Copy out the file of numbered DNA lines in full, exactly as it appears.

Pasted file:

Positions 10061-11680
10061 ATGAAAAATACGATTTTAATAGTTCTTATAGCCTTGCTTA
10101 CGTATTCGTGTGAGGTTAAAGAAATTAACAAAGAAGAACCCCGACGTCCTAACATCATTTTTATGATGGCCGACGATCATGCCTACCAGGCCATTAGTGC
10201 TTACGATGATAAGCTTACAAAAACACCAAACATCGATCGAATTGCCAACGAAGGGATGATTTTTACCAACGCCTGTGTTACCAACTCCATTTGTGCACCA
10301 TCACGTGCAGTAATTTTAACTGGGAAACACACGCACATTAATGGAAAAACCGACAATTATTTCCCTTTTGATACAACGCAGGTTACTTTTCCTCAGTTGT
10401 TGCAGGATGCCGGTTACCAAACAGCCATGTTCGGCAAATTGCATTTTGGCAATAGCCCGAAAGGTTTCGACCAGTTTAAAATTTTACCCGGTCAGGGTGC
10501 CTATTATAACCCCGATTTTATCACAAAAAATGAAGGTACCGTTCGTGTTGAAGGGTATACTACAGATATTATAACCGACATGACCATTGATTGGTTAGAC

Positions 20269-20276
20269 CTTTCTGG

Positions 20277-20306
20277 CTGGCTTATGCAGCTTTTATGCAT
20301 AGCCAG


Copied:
Positions 10061-11680
10061 ATGAAAAATACGATTTTAATAGTTCTTATAGCCTTGCTTA
10101 CGTATTCGTGTGAGGTTAAAGAAATTAACAAAGAAGAACCCCGACGTCCTAACATCATTTTTATGATGGCCGACGATCATGCCTACCAGGCCATTAGTGC
10201 TTACGATGATAAGCTTACAAAAACACCAAACATCGATCGAATTGCCAACGAAGGGATGATTTTTACCAACGCCTGTGTTACCAACTCCATTTGTGCACCA
10301 TCACGTGCAGTAATTTTAACTGGGAAACACACGCACATTAATGGAAAAACCGACAATTATTTCCCTTTTGATACAACGCAGGTTACTTTTCCTCAGTTGT
10401 TGCAGGATGCCGGTTACCAAACAGCCATGTTCGGCAAATTGCATTTTGGCAATAGCCCGAAAGGTTTCGACCAGTTTAAAATTTTACCCGGTCAGGGTGC
10501 CTATTATAACCCCGATTTTATCACAAAAAATGAAGGTACCGTTCGTGTTGAAGGGTATACTACAGATATTATAACCGACATGACCATTGATTGGTTAGAC

Positions 20269-20276
20269 CTTTCTGG

Positions 20277-20306
20277 CTGGCTTATGCAGCTTTTATGCAT
20301 AGCCAG